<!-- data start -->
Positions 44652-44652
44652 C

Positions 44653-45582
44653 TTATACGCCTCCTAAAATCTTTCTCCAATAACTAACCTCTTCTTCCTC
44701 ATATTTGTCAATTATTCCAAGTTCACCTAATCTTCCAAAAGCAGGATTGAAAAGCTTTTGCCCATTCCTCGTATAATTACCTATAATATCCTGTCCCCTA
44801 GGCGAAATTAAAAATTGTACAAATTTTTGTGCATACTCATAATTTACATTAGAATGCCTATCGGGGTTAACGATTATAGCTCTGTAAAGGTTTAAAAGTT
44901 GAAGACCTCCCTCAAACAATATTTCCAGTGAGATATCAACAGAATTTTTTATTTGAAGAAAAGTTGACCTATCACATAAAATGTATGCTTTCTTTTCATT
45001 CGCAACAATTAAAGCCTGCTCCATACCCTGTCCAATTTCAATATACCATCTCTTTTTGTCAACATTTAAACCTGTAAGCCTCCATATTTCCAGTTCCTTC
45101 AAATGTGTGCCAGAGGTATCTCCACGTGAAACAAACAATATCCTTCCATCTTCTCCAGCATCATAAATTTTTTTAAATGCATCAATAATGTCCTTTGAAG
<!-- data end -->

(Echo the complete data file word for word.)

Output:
Positions 44652-44652
44652 C

Positions 44653-45582
44653 TTATACGCCTCCTAAAATCTTTCTCCAATAACTAACCTCTTCTTCCTC
44701 ATATTTGTCAATTATTCCAAGTTCACCTAATCTTCCAAAAGCAGGATTGAAAAGCTTTTGCCCATTCCTCGTATAATTACCTATAATATCCTGTCCCCTA
44801 GGCGAAATTAAAAATTGTACAAATTTTTGTGCATACTCATAATTTACATTAGAATGCCTATCGGGGTTAACGATTATAGCTCTGTAAAGGTTTAAAAGTT
44901 GAAGACCTCCCTCAAACAATATTTCCAGTGAGATATCAACAGAATTTTTTATTTGAAGAAAAGTTGACCTATCACATAAAATGTATGCTTTCTTTTCATT
45001 CGCAACAATTAAAGCCTGCTCCATACCCTGTCCAATTTCAATATACCATCTCTTTTTGTCAACATTTAAACCTGTAAGCCTCCATATTTCCAGTTCCTTC
45101 AAATGTGTGCCAGAGGTATCTCCACGTGAAACAAACAATATCCTTCCATCTTCTCCAGCATCATAAATTTTTTTAAATGCATCAATAATGTCCTTTGAAG